Throughout history, labor movements have been protagonists in democratic struggles. Tens of thousands of marchers at the 1963 March on Washington for Jobs and Freedom held signs declaring union support for equal rights; the red logo of Poland’s Solidarnosc union is a recognizable symbol of the anti-Communist social movement of the 1980s; and the Congress of South African Trade Unions’ (COSATU) broad progressive alliance and strategic leverage of workers’ economic power to end apartheid in South Africa represents the power of social movement unionism. More recently, Tunisia’s UGTT union federation won the 2015 Nobel Peace Prize for its role, with other civil society organizations, leading the Arab Spring in Tunisia and the democratic transition that followed.
Outside of such high-profile mass social movements, the daily work of labor activists, union leaders, and union members to protect and advance democracy is often less visible. Efforts like those of U.S. educators’ unions to protect teachers who speak out against censorship in public schools, Brazilian and Colombian unions’ participation in national processes to eliminate racism and social exclusion, and domestic worker unions’ advocacy for their members’ access to Social Security schemes and protection under labor law are less known but important examples of democracy in action. Progress in these struggles tends to be incremental rather than revolutionary. Unions’ victories are not recorded in history books but memorialized in collective bargaining agreements, regulatory changes, and union elections.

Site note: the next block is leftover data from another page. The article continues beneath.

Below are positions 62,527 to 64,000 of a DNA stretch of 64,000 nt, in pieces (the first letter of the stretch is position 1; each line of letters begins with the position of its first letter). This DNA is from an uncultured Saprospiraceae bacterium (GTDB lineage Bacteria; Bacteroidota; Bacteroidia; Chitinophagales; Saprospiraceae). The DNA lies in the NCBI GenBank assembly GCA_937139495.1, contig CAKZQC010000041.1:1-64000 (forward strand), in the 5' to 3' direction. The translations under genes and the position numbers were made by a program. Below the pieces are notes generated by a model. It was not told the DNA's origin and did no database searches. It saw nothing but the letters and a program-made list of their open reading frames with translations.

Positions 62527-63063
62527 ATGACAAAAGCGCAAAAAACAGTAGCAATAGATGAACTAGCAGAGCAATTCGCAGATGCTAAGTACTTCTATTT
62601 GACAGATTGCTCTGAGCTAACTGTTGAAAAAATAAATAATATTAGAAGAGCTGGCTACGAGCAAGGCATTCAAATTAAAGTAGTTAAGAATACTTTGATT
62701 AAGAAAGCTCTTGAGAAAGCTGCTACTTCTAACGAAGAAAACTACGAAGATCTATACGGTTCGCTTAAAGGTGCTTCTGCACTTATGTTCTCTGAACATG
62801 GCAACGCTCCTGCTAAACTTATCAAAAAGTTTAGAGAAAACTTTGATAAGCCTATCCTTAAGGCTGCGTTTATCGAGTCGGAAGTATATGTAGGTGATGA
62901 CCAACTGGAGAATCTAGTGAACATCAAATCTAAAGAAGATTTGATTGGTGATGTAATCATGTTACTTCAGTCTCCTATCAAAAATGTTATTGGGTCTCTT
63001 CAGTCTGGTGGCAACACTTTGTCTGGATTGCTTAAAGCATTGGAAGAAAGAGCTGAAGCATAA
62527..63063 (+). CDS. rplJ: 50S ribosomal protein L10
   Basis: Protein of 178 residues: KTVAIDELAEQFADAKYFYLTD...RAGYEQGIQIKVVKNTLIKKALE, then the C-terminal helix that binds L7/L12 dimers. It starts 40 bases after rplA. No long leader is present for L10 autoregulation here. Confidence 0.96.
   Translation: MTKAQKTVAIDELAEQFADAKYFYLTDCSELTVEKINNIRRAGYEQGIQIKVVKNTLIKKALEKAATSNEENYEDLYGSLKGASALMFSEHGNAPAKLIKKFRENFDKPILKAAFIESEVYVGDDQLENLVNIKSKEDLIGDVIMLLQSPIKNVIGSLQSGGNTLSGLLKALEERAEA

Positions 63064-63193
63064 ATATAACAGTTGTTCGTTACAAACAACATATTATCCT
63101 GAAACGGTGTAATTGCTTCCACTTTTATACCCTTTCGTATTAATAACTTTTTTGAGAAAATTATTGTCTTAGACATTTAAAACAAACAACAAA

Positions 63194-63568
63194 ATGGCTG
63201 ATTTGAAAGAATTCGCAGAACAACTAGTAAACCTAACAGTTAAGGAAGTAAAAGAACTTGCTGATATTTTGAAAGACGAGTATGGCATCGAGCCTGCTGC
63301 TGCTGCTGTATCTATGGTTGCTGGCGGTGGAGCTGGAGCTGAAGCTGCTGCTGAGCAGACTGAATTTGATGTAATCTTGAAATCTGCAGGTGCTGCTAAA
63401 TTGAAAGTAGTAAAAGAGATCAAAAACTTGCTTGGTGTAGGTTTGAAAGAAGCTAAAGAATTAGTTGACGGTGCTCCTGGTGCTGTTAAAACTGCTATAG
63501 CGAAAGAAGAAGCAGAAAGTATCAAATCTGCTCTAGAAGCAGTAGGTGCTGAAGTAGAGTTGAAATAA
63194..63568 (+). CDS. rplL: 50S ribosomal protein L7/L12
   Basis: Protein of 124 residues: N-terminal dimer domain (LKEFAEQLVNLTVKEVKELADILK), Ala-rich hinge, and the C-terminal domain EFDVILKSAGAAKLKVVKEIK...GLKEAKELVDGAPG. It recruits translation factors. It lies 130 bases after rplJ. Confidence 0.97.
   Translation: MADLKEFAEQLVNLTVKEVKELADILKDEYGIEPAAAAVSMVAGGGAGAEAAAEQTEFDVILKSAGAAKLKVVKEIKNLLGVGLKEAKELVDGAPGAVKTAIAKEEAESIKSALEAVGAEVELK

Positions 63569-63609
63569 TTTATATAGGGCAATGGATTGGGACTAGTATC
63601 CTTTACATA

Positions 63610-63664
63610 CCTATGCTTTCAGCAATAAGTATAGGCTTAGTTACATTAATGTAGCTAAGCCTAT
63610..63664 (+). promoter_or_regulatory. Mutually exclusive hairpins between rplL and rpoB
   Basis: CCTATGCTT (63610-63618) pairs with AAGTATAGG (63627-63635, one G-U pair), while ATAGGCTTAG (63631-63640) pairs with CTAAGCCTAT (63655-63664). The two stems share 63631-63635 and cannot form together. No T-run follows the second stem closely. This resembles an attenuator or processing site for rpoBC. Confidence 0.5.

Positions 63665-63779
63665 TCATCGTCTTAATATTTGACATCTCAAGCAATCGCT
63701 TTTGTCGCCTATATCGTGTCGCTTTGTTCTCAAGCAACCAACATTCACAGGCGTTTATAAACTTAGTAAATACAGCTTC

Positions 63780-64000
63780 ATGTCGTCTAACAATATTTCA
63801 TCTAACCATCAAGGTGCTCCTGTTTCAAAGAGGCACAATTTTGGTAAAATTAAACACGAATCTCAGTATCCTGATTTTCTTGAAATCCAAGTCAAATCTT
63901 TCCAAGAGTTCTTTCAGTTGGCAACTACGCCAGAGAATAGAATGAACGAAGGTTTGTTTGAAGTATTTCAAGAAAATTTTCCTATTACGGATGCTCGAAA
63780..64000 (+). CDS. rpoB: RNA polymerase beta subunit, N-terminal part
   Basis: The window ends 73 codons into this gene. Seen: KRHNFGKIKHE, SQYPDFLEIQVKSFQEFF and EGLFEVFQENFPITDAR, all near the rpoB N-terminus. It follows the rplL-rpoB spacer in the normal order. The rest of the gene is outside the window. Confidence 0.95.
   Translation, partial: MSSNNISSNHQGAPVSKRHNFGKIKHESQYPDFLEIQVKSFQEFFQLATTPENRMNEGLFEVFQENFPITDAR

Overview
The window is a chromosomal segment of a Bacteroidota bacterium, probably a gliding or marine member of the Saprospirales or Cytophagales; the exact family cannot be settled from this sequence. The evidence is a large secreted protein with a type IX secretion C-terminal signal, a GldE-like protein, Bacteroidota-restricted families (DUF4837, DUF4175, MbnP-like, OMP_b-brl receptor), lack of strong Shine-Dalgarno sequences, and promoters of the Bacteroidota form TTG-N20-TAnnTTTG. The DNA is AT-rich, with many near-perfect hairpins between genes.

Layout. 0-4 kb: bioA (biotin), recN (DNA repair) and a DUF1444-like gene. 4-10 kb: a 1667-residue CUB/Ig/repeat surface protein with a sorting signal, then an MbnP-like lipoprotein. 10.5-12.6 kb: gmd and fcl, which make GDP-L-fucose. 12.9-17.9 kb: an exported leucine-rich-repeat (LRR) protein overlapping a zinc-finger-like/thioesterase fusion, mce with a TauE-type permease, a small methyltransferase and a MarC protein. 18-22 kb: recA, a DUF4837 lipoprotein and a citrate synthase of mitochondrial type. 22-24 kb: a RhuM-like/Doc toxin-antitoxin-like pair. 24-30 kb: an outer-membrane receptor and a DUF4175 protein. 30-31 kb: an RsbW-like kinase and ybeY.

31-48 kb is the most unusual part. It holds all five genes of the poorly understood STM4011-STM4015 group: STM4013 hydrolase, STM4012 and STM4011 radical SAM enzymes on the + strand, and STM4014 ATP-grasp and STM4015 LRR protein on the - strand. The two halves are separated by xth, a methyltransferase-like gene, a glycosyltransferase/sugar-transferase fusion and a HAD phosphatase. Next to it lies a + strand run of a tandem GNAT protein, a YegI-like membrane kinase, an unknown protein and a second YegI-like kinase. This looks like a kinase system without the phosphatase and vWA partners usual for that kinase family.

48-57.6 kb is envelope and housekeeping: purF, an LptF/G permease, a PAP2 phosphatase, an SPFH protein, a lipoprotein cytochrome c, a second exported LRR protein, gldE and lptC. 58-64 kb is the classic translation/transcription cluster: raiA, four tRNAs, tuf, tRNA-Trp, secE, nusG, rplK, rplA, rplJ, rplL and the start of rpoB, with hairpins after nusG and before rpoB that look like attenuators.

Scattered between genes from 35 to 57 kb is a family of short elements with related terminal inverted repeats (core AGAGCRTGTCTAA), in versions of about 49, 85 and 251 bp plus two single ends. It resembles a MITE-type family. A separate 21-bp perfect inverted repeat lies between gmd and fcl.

Nonetheless, for workers laboring in economic precarity and pushed to the margins of civic and political life, democratic labor movements offer a vehicle and voice in shaping the conditions of jobs, communities, and societies. They give workers the power, support, and stability to be engaged citizens. In many countries, unions are the largest grassroots, mass- and membership-based civil society organizations and some of the only multi-ethnic, -gender, and cross-sectarian civil society organizations. As such, they are a cornerstone of a pluralistic society and inclusive democracy.
President Joe Biden recognized this during the White House’s 2021 Summit for Democracy: “Workers organizing a union to give them the voice in their workplace, in their community, and their country isn’t just an act of economic solidarity, it’s democracy in action.”